As the sun came up and I saw the water, sure, it was a bit wavy. Didn't look too bad, but I guess they can't take the risk. I get that. Still disappointed, but I get it. So now how do I focus on trying to make this a good race? And at the very least, a solid training day. We headed out for a warm up run that really wasn't good or long enough because of all the people milling about. I didn't feel it would help one way or another, but it was a way to pass time.

I put on my bike shoes, helmet and must've changed my sunglasses 4-5 times. Is it sunny? No, too cloudy. Will it get sunny? Should I use the dark lenses? No, the orange ones. Wait, no, too dark, ok get the clear ones. Wait, here comes the sun, get the dark lenses out again. It was super windy and all I had was my disc wheel. I didn't even bring the other one. Oops. I'll just deal with it. We waited as they started the age groupers off every 3 seconds. Made some friends with the other ladies whose numbers were around mine. Saw lots of friends while waiting.

Off we go - anti-climactic start with no spectators, but what can you do? I ride for about 10 minutes before I try to find my groove. Within the first 15-20 minutes I realize I'm riding way too fast. This is not where I should be. I'm breathing too hard. My legs are working too hard. Oh, but in the back of my mind I am thinking about all the time I have to make up for there being no swim! If I could just make up those minutes on the bike...wait, what am I thinking? That's so silly! But at this point, this race doesn't mean much, so let's just see how much it takes to blow MJ up. Let's keep this pace and see if I can hang on for the run. If I can't, I don't lose anything anyway...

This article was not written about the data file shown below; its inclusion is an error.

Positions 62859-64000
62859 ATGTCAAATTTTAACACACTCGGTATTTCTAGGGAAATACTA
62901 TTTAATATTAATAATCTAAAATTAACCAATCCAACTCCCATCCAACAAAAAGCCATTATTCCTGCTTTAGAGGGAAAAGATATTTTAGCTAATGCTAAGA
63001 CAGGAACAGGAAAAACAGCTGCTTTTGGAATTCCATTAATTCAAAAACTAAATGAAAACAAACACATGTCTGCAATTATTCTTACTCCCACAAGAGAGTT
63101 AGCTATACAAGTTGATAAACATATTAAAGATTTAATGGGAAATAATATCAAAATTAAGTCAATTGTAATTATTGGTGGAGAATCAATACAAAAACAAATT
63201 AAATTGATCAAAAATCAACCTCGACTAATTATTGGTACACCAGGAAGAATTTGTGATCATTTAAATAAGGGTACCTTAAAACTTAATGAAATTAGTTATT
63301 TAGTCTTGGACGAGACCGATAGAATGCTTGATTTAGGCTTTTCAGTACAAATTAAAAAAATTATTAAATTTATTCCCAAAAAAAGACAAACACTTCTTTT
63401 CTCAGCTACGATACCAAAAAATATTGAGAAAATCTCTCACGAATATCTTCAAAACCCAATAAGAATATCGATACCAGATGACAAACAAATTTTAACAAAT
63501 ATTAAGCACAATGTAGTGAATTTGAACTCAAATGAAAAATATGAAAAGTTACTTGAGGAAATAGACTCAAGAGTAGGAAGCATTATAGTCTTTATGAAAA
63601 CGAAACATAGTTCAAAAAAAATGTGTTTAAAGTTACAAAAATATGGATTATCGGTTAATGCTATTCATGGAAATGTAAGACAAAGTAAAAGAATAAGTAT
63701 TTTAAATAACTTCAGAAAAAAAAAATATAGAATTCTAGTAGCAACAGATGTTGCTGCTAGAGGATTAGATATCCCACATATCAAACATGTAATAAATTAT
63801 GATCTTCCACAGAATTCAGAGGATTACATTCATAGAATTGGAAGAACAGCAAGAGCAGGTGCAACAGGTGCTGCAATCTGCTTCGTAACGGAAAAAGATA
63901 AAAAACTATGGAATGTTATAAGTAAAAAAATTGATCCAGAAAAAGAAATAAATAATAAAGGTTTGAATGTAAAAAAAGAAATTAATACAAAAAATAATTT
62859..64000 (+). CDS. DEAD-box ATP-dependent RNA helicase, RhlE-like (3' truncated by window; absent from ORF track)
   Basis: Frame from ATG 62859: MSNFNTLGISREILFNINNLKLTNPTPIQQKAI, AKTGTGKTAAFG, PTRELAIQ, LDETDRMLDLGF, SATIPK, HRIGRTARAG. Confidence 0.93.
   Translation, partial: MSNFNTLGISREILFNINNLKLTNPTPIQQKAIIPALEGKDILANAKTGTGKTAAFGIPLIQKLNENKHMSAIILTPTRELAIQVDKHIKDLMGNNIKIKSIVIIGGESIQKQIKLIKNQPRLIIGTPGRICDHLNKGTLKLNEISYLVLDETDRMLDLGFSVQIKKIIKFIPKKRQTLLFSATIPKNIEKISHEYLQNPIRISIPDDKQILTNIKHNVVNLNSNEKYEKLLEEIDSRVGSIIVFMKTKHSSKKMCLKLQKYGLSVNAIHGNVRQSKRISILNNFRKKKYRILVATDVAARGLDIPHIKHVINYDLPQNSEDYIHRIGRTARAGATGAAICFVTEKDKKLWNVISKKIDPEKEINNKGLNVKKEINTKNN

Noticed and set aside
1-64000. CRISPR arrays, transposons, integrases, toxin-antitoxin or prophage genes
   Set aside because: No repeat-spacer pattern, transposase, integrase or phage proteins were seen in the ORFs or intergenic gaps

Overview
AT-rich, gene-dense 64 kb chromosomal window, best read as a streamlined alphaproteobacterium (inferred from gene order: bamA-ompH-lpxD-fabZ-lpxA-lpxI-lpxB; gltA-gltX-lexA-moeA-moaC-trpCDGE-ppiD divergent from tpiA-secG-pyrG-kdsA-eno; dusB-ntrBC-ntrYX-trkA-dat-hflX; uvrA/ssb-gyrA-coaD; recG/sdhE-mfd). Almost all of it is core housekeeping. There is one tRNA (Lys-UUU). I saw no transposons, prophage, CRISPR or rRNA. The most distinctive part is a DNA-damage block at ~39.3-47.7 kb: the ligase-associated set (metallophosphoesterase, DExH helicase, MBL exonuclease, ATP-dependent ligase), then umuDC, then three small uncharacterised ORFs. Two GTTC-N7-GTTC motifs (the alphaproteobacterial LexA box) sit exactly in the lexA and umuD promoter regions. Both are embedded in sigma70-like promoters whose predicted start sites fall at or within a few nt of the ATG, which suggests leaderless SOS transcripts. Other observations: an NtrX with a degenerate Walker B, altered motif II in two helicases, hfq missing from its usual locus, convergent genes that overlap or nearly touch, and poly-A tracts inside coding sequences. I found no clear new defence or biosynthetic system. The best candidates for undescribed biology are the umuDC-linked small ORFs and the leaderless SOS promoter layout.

So I fight for every mph I can get. Every time I felt myself starting to coast I looked at the clock and tried to figure out how much further ahead I was of my predicted (SMART) time. I wondered if I was digging myself into a hole that I would regret being in on the back half of the run... I was glad I had armwarmers and toe covers on. It was chilly. I had to remind myself to drink. I just wasn't thirsty. The winds whipped my bike around a couple of times, but overall, the disc was a good decision for the day. Due to the time trial start, I witnessed very little drafting, if at all. Then again, I saw no officials, so it wouldn't have mattered.

Mile 36 of the ride and I see my favorite abandoned RV and think of the training day we had out there. I had to smile. It was one of those rides you'll never forget. And wonder what possessed you to continue riding in those ridiculous conditions. Back on to M63, the final stretch of the bike, and I poured it on. It is my favorite part of the ride. I counted the minutes and we had a sweet tailwind that made this last section really fun! At the end of the ride, there was a sharp turn